See More on Facebook

Culture and society, Politics

Runner-Up: Mahathir Mohamad

The nonagenarian’s stunning victory changed the landscape of Malaysian politics and was a triumph for democracy in a region experiencing its decline.


Written by

Updated: December 27, 2018

Asia News Network will reveal its person of the year on December 28. For more on the finalists and runners up, please click this link here. 

It was perhaps the most stunning political upset of 2018. No one thought Dr. Mahathir Mohamad, who had served as Prime Minister of Malaysia from 1981 to 2003, could win the office again, especially competing as the chairman of the Patakan Harapan, a coalition of his former political foes.

But, win he did, at the age of 92.

He and his coalition have had a tough task before them. They took over at a time of shattered public confidence in Malaysia’s political system, thanks to a decades-long corruption scandal that went all the way to the top—to Mahathir’s successor himself, Najib Razak—and a staggering level of national debt.

They had big promises to keep. Mahathir and his coalition ran a campaign based on tackling that sky-high debt, eliminating rampant corruption and racism from Malaysian politics, and making tough institutional reforms.

But, this time around, Mahathir seems different. He appears to have left behind many of the autocratic tendencies that marked his previous tenure in the office, and to be embracing democratic institutions with new vigor. It’s clear he’s determined to make the most of this chance to rewrite his legacy.

From the beginning, Mahathir appeared unchained from the burden of national expectations for what his second premiership might look like.

His government has gone after his former party’s alleged corruption with vigor and zeal prosecuting everyone from Najib, to his wife and cronies. No one seems more surprised by this than Najib who was predicted to win the election with ease. Analaysts and critics alike remarked how the Najib machine seemed unstoppable before elections especially with their consolidation of power, altering media laws and gerrymandering to maintain power.

That Mahathir won was a testament to the democracy and democratic institutions of Malaysia. It is doubly important when placed in context of Malaysia’s neighbour where democracy has taken a back seat, especially in places like Thailand and Cambodia.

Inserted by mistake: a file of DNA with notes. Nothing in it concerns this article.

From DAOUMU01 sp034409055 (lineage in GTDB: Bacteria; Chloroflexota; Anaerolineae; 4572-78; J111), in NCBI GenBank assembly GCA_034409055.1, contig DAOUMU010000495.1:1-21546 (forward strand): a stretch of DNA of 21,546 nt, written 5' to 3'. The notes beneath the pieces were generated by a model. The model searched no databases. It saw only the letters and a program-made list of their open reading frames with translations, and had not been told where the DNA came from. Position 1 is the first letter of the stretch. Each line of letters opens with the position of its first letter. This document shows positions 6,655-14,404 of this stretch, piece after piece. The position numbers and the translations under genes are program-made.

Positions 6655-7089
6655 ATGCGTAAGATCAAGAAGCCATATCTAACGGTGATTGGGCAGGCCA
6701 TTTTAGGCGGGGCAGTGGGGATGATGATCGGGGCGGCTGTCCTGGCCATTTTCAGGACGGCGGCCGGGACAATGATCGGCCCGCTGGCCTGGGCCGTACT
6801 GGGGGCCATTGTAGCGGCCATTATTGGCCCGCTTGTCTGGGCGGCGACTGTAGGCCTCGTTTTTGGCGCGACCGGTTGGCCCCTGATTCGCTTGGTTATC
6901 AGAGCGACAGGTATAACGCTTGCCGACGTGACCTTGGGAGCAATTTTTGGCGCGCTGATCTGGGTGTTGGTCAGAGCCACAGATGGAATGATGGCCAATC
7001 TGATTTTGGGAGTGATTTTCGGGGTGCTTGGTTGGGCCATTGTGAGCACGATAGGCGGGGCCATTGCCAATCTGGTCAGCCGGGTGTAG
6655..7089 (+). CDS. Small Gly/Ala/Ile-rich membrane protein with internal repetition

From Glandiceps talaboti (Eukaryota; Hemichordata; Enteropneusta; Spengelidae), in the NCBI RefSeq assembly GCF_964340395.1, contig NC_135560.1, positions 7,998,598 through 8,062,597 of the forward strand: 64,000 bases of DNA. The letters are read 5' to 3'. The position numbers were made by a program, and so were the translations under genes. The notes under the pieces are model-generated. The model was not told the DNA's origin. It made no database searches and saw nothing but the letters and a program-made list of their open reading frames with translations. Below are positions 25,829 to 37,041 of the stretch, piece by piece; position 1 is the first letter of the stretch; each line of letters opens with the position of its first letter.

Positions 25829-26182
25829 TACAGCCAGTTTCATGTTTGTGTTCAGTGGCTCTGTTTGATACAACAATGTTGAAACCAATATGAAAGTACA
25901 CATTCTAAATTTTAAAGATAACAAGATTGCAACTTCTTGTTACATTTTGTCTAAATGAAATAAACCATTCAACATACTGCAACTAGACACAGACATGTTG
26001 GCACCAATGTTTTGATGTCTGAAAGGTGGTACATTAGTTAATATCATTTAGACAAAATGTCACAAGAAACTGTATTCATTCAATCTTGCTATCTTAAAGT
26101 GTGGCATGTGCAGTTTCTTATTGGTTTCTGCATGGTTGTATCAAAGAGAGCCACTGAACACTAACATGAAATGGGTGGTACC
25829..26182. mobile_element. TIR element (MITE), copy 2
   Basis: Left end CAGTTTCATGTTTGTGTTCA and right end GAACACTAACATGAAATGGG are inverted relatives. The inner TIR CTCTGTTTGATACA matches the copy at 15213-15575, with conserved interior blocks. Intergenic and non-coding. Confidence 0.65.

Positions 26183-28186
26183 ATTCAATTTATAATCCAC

Mahathir has appointed a surprisingly meritocratic and multi-racial cabinet—he chose a non-Malay to serve as attorney general and tapped Lim Guan Eng, an ethnic Chinese, as finance minister. And, from the beginning, Mahathir seemed unafraid to speak his mind, for better or for worse.

Mahathir told Singapore their water deal with Malaysia was simply “too costly.” He seems to be trying to rewrite the long-standing Asean rule of non-interference by repeatedly calling out Myanmar’s leader Aung San Suu Kyi for the role she has played in the Rohingya crisis.

And, most earth-shaking of all, Mahathir has thus far been unafraid to stand up to China’s growing influence domestically and in the wider region. He has made it clear that while his government sees China as a powerful trading partner, China should no longer expect an unmitigated relationship with Malaysia.

Mahathir took a stand against Chinese-backed projects that he said do too little to add value to Malaysia, thus far suspending more than $40 billion in Chinese infrastructure deals, including the $20 billion East Coast Rail Link project deal that had been inked by Najib. He went to bat against powerful developers in a bid to prevent the growth of luxury foreigner-only enclaves unaffordable to many of his countrymen. And he has been sharply critical of Chinese naval incursions into Malaysian waters.

No everyone sees Mahathir’s willingness to upset the status quo as refreshing, his critics have found his candor thus far concerning.

His unpredictability makes it hard to tell what 2019 will have in store for the prime minister—will he even pass the baton to Anwar Ibrahim after his second year as promised? Whatever happens, it will certainly be interesting to watch.



Enjoyed this story? Share it.


Quinn Libson
About the Author: Quinn Libson is an Associate Editor at Asia News Network

Eastern Briefings

All you need to know about Asia


Our Eastern Briefings Newsletter presents curated stories from 22 Asian newspapers from South, Southeast and Northeast Asia.

Sign up and stay updated with the latest news.



By providing us with your email address, you agree to our Privacy Policy and Terms of Service.

View Today's Newsletter Here

Culture and society, Politics

After 19 yrs, polio back in PH

The anti-vaxxer movement has done it again. The Philippines is in the midst of a polio epidemic 19 years after it was declared polio-free, Health Secretary Francisco Duque III announced on Thursday. Polio is a crippling and at times fatal infectious disease. (See In the Know.) Duque said a single confirmed case signaled an epidemic in a once polio-free country. He said a 3-year-old girl from Lanao del Sur was diagnosed with a vaccine-derived polio virus type 2. The Department of Health (DOH) is awaiting confirmation of a suspected case of acute flaccid paralysis (AFP). Rabindra Abeyasinghe, country representative of the World Health Organization (WHO), noted that the type 2 polio virus had not been in circulation for many years and was certified eliminated in the Philippines. Metro Manila, Davao “[S]o the vaccination program that the DOH and other co